The rabbit and the cat ruled Chinatown on Saturday as hundreds of people from Asian communities throughout the Los Angeles area rang in the lunar new year at the district's annual Golden Dragon Parade and Festival.
Smoke curled from the gatekeeper dragons on North Broadway, and beyond them, many of the small shops, restaurants and sidewalks of Hill Street and Broadway were jam-packed. By noon the streets were closed off. Many children threw party snappers on the ground and chased confetti that was shot up in the air.
The event, sponsored by the Chinese Chamber of Commerce, is expected to draw huge crowds throughout the weekend, said board member Y.H. Yeung. "We hold the event each weekend after the Lunar New Year day," Yeung said.
According to the Chinese zodiac, each new year is ruled by one of 12 animals -- rat, tiger, rabbit, dragon, snake, dog, horse, sheep, rooster, pig, monkey and ox. This year is ruled by the rabbit. For the Vietnamese community, celebrating Tet, it's the year of the cat.
At the corner of College Street and Broadway, a parking lot was converted into a food court with a staging area. There, the air was mixed with the scent of barbecue smoke and fireworks. Dance groups and singers performed on stage while people sat at tables eating egg rolls, plates of barbecue and pad Thai.
"Everyone brings in their own culture here," said May Chiang, the entertainment organizer. The tiny district, she said, also has populations from Vietnam, Taiwan and other areas of Southeast Asia.
Nearby, Citlalli Cuevas, 27, wandered along the white tents with her 6-year-old daughter, Jimena, who was dressed up as a white rabbit. Cuevas said she moved to Los Angeles from Mexico more than a year ago because of her husband's new job. She learned about Saturday's event through the Internet and her daughter's school.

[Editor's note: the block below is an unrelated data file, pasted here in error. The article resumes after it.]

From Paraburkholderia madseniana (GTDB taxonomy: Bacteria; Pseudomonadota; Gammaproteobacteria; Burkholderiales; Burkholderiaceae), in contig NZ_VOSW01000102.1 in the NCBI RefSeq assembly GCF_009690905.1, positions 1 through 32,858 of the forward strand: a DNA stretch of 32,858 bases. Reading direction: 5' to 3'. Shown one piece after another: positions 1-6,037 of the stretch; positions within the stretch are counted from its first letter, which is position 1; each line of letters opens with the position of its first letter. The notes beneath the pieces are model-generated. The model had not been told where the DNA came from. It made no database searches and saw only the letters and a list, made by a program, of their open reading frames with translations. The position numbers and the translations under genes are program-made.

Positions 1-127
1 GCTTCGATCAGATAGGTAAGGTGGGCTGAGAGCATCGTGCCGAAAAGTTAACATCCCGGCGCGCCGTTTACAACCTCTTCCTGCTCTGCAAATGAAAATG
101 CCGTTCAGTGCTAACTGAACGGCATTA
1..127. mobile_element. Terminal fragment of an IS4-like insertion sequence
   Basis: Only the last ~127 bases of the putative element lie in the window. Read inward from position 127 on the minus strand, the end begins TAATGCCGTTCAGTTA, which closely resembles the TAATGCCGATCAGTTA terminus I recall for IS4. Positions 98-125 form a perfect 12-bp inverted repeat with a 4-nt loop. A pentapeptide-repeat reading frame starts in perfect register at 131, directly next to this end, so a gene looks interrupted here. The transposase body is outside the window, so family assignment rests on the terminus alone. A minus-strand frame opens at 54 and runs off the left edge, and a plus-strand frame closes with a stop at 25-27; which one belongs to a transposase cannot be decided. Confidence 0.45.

"I thought it would be fun to bring her here," Cuevas said, looking down at her daughter. "But dressing up was her idea."
Around 1 p.m., a line of vintage vehicles carrying political figures made its way up Hill Street. Dozens of floats, colorful dragons and martial arts students followed behind, occasionally stopping to perform for the crowd.
Among the many dignitaries who participated in the parade was Los Angeles Councilman Ed Reyes, whose district includes Chinatown. "It is a tremendous showing of diversity and culture, and a reflection of the international state of this great city," Reyes said of the event.
But perhaps it was Assemblyman Mike Eng (D-Monterey Park) who best summarized Saturday's Lunar New Year celebration.
"Remember, this is the year of the rabbit," Eng told the crowd as his vehicle moved slowly south on Broadway. "Please multiply your friendships and your relationships, because at the end all we have is each other, so hug your friends and your family and wish them a happy new year."